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Let’s Talk about Sex, Baby: Planned Parenthood

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The Planned Parenthood Generation Action (PPGA) at the University of Illinois at Springfield held a trivia event about Planned Parenthood on Monday, April 1. During this event, 35 questions were asked, and the winners received free sweaters as prizes. The questions ranged in content from the history of Planned Parenthood and birth control to the services provided by the organization.

Planned Parenthood is a nationwide organization that provides people with resources that focus on reproductive health and well-being. It provides health services while also serving as an advocacy organization for rights to women’s health. There is one location in Springfield, and it is available to be used by people of all ages and all backgrounds. As many politically-savvy people are aware, the most controversial service provided by Planned Parenthood is abortion. All of the procedures are done in a clean and safe environment. Other services provided include birth control, contraceptives, cancer screenings, educational programming, and many others.

Maintaining sexual health is a crucial part of living a happy, healthy life as a whole. According to UIS Health Services, located on the old side of campus, students may do this in a variety of ways. The staff at Health Services state that, even though it may be unrealistic for a lot of individuals, being abstinent from sexual activity is the best way to avoid STIs, unwanted pregnancies, and other complications. The second best options is to use protection, such as condoms and other forms of birth control. Open communication with one’s partner and regular screenings ensure that both parties stay clean. Of course, making sure that consent is just as open is another important factor. Health Services note that there has been a high number of chlamydia cases on campus recently. Knowing one’s partner and getting tested is even more imperative in the face of this information. They also wish that students knew more about the nature of STI transmission, since some students fail to understand that they can still be transmitted through anal and oral sex. Additionally, even if someone has had a partner for a prolonged period of time, this does not eliminate the possibility of said partner cheating and passing on an STI. Using multiple forms of birth control, including condoms, is a good way to prevent this.

Health Services offers a variety of options to help students maintain a healthy sex life. They have free condoms sitting in the lobby and all of the exam rooms on top of the six condom vending machines throughout campus. These are located in HCOM, the bathrooms in Founders Residence Hall, Lincoln Residence Hall and the Student Union, as well as in TRAC outside of the locker rooms. The HCOM condom vending machine will eventually be moved to the new Diversity Center inside of Founders Residence Hall. Students who are sexually active should get tested at least once a year for STls, even if they are asymptomatic. They can do so on campus, with gonorrhea and chlamydia screening priced at $25 each, HIV at $20, and syphilis at $15. Since these are billed to the student account, whether or not testing is covered by insurance is dependent upon the individual and his or her insurance type or company. Students should wait at least two weeks after having sex to get tested in order to avoid false negatives,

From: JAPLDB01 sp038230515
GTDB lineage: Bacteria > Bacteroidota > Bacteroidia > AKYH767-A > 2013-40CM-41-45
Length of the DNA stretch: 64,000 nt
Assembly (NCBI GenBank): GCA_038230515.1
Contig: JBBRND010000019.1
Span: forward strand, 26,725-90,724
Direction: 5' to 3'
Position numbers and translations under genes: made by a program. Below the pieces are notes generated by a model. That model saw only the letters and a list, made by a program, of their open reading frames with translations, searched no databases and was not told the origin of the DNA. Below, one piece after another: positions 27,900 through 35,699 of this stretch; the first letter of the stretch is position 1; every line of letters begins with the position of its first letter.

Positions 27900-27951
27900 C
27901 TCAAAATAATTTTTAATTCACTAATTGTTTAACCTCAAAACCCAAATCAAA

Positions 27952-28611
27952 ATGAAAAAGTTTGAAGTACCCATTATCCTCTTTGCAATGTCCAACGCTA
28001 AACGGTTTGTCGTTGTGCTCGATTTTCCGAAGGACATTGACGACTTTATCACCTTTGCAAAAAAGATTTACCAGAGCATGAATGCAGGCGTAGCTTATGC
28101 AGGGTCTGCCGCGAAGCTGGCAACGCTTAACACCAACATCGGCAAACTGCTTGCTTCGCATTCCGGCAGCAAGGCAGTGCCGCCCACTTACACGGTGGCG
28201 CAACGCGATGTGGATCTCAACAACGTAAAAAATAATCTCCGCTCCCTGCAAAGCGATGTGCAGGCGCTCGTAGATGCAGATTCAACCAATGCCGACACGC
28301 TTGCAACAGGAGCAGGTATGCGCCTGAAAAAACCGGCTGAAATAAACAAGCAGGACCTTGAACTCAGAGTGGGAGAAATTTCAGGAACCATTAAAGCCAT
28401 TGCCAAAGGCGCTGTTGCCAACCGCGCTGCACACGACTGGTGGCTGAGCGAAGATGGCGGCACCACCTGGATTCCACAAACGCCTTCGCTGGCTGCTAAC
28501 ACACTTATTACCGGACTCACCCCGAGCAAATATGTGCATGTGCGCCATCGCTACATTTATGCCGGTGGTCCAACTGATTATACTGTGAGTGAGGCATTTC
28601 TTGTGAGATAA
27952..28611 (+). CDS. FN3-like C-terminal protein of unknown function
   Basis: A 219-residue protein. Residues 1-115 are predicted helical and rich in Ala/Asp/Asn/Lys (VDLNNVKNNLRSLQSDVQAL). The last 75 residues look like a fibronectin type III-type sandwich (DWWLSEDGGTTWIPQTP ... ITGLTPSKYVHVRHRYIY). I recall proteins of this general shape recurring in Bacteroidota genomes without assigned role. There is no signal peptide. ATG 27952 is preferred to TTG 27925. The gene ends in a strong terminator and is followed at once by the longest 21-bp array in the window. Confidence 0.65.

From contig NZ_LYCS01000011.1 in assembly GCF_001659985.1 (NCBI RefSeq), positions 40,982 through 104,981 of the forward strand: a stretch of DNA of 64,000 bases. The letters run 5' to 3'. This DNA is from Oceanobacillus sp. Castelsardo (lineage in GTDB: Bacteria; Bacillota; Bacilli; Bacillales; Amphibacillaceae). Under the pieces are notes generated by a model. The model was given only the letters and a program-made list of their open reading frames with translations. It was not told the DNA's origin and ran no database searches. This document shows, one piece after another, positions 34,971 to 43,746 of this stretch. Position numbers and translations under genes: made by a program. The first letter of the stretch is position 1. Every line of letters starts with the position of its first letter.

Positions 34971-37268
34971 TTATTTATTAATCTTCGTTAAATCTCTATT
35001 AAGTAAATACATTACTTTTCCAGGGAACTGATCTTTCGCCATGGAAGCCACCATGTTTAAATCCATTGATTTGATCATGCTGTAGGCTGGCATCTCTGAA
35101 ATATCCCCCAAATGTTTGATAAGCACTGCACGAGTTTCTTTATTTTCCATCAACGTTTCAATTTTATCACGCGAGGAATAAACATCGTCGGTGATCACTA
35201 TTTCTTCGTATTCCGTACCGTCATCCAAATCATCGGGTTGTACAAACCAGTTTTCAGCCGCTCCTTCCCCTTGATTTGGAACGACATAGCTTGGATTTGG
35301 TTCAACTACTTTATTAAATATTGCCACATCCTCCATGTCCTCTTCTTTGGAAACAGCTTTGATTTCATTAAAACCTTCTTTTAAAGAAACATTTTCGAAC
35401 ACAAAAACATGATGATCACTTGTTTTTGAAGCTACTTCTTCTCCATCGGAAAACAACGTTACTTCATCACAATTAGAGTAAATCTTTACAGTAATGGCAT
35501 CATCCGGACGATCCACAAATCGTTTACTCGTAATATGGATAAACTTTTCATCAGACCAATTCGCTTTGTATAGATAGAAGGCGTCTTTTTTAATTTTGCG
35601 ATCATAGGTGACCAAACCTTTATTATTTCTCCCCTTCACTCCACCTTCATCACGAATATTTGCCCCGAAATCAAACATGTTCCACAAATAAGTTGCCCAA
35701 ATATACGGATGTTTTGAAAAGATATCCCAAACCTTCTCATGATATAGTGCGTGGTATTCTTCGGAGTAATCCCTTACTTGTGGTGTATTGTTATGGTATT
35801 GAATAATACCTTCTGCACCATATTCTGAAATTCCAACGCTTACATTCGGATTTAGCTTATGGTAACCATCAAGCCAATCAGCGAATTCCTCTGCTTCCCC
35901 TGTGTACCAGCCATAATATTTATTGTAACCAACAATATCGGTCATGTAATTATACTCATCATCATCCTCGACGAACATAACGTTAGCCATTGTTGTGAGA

and two factors that may influence testing include whether or not there are manifested symptoms and whether or not there was unprotected sex with someone who is known by the student to have an STI. Once in a while,free testing is offered on campus when signs are posted. Free oral contraceptives are available at Health Services, and staff are able to give out referrals for individuals of female anatomy who would prefer internal birth control such as an intrauterine device (IUD). Plan B can also be obtained through Health Services, which can only be taken a maximum of 72 hours prior to unprotected sexual activity to protect against unwanted pregnancy. The more it is used the less effective it is, and this pill can also cause major problems such as infertility, so use discretion and avoid having to use it in the first place. Pregnancy testing on campus is only $5, and this test is automatically conducted for people that come in seeking Plan B or non-emergency birth control. If someone is not a student on campus but wants to receive testing or treatment for either an STI or possible pregnancy, they can seek out a primary care provider, Planned Parenthood, or the Department of Health.

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Let’s Talk about Sex, Baby: Planned Parenthood